4. HR&S does not encourage the savior mentality, so a lot of conflicts are saved. We should strive to develop strategies that kill the ‘helping mentality; which HR&S has ensured already. Equal partnership is key.
  5. Set understanding of language. Communication is key. Best way to discuss with other people. E.g., In Togo, you have to be friendly to get attention. It would be best if you also were patient. Not to offend someone. Respect for each other. Giving a chance to ask questions. Listen to each other. Give time. Be understanding. Give a chance to ask questions or share thoughts about what you are saying.
  6. Know what to sell, know the culture of the people to whom you want to sell the service.
  7. If we are supporting a social entrepreneur who are introducing projects in communities rooted deeply in culture, our partner the RISE member must know how to talk to people. That is also why we are firm on our Action No.1; “needs and user driven”, ensuring that projects introduced in communities have been requested for by the community already and is being implemented by one of the community member. Our partner social entrepreneur is supported to hold several meetings with the community and chief of the community, the Elders etc.
  8. If potential ideal customers do not understand why they have to pay for a service, we should break down the cost of the structure.

Farm Business School in Nigeria- A PITCH

4 May 2022

Elvis AUSTINS, presenter.
Hannah HÖRL,  note taker.
Millicent, Paul, Moses, Mariam, Elvis, Atwine, Kevin and Evelyn attended from Africa and Carlos, Cecilia, Anne, and Jasminka from Sweden.

Notes from the presentations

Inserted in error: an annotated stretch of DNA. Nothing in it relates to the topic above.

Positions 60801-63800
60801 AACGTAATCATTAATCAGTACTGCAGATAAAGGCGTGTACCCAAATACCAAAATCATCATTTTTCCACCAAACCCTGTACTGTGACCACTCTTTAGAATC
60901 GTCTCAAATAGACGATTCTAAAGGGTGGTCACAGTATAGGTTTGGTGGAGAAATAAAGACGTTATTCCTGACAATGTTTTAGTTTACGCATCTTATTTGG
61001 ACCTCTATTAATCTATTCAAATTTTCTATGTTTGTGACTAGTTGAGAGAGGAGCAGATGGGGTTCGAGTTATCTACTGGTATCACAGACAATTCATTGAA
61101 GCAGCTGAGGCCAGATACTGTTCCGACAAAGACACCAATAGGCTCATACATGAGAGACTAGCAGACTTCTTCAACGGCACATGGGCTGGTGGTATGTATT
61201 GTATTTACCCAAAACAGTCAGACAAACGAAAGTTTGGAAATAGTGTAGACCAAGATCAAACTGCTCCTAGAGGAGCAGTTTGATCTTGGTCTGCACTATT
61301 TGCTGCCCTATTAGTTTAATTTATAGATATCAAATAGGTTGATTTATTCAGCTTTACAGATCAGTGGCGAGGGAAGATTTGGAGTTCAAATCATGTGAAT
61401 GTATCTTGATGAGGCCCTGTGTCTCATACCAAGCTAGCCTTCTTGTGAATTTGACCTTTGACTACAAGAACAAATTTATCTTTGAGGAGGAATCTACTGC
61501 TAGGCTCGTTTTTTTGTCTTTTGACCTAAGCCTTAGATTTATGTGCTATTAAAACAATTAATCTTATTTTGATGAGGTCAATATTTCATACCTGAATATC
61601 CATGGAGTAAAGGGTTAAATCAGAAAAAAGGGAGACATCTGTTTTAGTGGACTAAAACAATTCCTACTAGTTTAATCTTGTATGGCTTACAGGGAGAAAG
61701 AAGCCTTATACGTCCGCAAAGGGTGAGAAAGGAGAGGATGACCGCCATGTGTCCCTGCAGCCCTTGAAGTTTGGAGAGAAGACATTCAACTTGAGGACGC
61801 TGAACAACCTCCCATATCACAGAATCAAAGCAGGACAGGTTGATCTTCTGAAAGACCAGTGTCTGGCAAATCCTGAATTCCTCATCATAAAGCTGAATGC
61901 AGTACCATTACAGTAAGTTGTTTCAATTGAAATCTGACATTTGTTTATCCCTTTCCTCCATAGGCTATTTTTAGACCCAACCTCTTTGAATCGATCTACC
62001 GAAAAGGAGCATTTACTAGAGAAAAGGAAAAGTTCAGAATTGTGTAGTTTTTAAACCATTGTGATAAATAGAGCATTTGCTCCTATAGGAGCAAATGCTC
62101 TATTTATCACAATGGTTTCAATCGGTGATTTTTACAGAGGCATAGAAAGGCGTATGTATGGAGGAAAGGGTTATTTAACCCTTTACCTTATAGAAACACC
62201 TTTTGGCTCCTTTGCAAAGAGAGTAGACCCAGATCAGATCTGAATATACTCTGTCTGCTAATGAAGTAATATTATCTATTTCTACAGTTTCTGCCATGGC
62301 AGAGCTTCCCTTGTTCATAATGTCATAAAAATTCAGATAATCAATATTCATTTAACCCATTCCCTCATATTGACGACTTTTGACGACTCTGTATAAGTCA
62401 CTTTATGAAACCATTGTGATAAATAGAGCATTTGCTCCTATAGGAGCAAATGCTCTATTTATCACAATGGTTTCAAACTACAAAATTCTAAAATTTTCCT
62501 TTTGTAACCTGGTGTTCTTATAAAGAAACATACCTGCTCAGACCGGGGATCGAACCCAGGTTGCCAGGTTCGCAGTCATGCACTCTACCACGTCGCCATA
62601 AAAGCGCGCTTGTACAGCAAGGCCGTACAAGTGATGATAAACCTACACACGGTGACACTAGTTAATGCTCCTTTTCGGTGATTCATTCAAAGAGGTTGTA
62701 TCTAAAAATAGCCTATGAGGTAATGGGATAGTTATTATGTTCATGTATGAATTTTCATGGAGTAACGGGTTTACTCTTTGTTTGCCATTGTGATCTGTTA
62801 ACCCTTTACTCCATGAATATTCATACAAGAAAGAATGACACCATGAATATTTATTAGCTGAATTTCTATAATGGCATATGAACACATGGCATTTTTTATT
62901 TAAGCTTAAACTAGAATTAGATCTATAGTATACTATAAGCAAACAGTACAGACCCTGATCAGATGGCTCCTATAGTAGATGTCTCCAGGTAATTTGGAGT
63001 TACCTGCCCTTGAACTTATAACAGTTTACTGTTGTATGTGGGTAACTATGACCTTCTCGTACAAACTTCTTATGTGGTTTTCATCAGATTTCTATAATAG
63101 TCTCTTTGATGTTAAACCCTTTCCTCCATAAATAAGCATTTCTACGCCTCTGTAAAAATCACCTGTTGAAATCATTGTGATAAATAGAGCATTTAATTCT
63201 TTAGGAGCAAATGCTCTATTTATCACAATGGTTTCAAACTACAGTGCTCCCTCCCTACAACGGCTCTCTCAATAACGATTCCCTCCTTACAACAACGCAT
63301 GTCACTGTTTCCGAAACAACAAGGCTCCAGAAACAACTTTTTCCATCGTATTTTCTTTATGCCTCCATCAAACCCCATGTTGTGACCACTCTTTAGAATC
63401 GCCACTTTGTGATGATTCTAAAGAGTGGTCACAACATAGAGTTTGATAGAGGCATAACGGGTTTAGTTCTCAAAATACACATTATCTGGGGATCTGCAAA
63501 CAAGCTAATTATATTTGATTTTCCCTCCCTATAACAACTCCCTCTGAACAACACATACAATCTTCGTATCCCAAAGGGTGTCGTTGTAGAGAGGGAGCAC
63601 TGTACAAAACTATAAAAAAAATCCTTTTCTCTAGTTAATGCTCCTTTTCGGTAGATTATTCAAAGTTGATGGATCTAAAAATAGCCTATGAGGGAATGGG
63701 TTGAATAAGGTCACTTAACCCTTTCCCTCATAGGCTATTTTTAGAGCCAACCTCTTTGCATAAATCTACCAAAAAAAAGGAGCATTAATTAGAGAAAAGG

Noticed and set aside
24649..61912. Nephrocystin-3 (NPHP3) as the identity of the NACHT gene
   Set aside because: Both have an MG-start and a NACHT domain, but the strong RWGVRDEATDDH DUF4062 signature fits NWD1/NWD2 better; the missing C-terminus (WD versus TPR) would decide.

On the 4th of May we had the privilege to partake in a very inspiring ActionTalk by Mr Elvis Austins, team-leader of HR&S Branch Nigeria. During this month ActionTalk, Elvis kindly presented his backyard garden project and his aim to develop a farm business school programme. Elvis, who was awarded the annual global innovation award for his “Spell Africa” project in 2013 is embarking to new shores with a project centred around the idea of improving food security while also pitching the idea of organic and sustainable farming methods.

The idea of his farm business school is to make farming possible anywhere and everywhere. Food scarcity and insecurity has become a global challenge and Nigeria is especially affected with a minimum of 9.2 million Nigerians facing food insecurities between March and May this year alone. Austins outlined many reasons to explain the phenomenon, highlighting a lack of knowledge about modern farm practices which respectively leads to fewer people engaging into farming since it often does not prove profitable. Another reason for food scarcity is the lack of proper storage and preservation resulting in fresh produce often going bad before it can reach consumption.

Austins aims to target both major issues with his agricultural training programme. He developed an educational system providing information and training about both organic farming practices and innovative storage methods, such as specially isolated “storage boxes”. Those storage chambers are capable of achieving a temperature reduction of 15 degrees compared to the outside temperature by only using isolation foam- no electricity needed! He also uses compost incinerators turning food waste into valuable and highly fertile compost, usable in his backyard farming system since it does not produce any unpleasant smells as one might expect.

In addition to his ambition to change the current Nigerian farming practices with a cross- generational approach, he aims to change the stereotype of the poor hard working farmer by showing how yields can increase by using modern, organic methods. Backyard farming as a possible solution to food scarcity is a promising project even for less rural areas since it only requires a couple of square meters and allows families to be less dependant on an unstable market.